Thailand put on hold its $1.06 billion purchase of three Chinese submarines on Wednesday, but the action seems to be more internally-driven than a geopolitical gesture. Thailand is reassessing the specific cost-effectiveness of the Chinese subs. Beijing’s package reportedly would include military technology transfer and training, which other countries would charge more for.
But the government is questioning the utility of having any submarines — it has gotten along fine for decades without them. Thai officials have previously said that the purchase of submarines makes strategic sense and could help ensure freedom of navigation in the Gulf of Thailand if territorial disputes in the energy-rich South China Sea blow up. But even with a deal, it would be 5-6 years before the subs are built and in service, and Bangkok does not need subs for any foreseeable maritime threat.
Neighboring Vietnam, despite being poorer, already has three Russian-built Kilo-attack submarines, with another three on order. But unlike Thailand, Vietnam has territorial disputes with China in the South China Sea— and both sides have aggressively asserted claims in those resource-rich contested waters.
Bangkok’s decision won’t please Beijing, but Sino-Thai relations are nevertheless quite good. China was the first major power to recognize Thailand’s ruling junta following its May 2014 military coup. Economically, the two countries are very closely linked. Approximately 11% of Thailand’s exports go to China, and from January through May they amounted to $9.55 billion (down 8.2% over the same period last year as China’s growth has slowed). HSBC estimates that every one percentage point increase in China’s industrial production raises Thailand’s export growth by over 2.5%. Furthermore, a China-ASEAN free trade pact went into effect earlier this year, and Thailand is cooperating with China and Myanmar to finance, build, and run a 7GW hydropower-plant project that will provide electricity to Myanmar and Thailand.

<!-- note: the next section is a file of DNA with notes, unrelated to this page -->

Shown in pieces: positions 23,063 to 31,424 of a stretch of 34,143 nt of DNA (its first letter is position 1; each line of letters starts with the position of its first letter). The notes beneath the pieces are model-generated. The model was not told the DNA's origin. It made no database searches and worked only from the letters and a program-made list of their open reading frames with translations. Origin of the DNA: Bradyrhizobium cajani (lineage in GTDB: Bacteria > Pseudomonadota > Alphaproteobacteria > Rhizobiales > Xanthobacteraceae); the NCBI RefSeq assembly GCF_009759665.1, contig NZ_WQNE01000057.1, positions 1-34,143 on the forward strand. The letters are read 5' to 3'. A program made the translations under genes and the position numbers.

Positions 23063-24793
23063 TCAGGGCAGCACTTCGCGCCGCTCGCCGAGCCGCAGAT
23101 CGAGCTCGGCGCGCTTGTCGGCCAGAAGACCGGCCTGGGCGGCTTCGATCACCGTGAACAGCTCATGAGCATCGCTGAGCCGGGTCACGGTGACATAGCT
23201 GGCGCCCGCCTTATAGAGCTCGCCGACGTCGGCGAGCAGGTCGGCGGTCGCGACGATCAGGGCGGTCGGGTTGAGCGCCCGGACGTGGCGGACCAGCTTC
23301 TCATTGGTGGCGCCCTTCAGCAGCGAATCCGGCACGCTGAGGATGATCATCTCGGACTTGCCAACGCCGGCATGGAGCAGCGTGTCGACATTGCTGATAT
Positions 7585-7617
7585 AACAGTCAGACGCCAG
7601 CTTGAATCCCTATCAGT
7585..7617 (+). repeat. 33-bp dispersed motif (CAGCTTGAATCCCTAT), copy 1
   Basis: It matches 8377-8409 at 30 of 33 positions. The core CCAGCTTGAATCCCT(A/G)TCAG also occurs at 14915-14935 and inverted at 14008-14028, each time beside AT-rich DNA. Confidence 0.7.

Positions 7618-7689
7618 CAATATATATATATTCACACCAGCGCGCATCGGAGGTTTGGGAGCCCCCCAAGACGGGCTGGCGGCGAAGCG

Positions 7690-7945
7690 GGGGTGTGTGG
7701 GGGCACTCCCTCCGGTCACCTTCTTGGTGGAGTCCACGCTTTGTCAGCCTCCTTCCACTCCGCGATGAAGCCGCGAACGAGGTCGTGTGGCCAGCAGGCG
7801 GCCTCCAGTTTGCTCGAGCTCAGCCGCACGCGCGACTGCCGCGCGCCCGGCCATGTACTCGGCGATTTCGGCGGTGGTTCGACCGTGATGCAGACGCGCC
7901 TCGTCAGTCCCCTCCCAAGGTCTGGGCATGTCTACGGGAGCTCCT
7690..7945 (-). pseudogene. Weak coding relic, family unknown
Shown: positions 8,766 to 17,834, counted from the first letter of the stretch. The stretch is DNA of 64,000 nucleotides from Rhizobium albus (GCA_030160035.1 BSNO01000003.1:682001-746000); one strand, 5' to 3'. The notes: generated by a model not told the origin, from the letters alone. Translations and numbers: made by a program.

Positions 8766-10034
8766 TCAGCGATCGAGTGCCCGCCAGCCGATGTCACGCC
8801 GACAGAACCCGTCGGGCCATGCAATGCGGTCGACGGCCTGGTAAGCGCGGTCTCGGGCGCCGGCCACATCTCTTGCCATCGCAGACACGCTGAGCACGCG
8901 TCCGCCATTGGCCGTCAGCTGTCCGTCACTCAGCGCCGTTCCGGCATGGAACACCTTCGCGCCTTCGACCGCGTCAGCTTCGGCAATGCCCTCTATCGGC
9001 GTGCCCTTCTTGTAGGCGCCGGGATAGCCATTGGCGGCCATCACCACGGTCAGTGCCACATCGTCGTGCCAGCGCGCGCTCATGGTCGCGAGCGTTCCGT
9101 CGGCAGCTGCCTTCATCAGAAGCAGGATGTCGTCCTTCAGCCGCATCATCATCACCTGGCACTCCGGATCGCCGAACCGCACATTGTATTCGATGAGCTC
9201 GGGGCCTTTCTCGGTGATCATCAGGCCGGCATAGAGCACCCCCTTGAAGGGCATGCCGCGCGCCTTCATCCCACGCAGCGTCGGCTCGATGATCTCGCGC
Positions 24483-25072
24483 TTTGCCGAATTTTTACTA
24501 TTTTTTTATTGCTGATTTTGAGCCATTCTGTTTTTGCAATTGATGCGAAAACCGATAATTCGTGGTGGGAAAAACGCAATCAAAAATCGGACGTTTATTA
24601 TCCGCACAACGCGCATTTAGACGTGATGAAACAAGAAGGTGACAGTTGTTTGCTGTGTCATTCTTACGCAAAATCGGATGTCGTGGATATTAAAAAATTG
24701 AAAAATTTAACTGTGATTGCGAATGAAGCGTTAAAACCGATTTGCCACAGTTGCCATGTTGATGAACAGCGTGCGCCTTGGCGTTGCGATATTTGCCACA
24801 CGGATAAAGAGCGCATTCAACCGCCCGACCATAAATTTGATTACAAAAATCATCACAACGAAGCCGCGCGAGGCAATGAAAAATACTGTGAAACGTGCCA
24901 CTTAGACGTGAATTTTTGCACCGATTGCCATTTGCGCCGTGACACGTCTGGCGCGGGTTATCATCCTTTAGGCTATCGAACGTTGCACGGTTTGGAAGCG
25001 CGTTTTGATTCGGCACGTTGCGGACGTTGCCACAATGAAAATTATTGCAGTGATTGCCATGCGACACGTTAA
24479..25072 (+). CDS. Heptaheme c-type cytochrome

And last week, Thailand forcibly repatriated over 100 Uighur people to China, where the persecuted ethnic minority group is likely to face punishment. “Do you want us to keep them for ages until they have children for three generations?” asked Thai Prime Minister Prayuth Chan-o-cha.
It’s not publicly known if there was behind-the-scenes pressure from the U.S. on its longtime ally Thailand to rethink purchasing Chinese subs, which seemed a slap in the face for Washington’s “pivot to Asia” policy. But Thailand may still decide to follow through with the purchase after considering its options more thoroughly.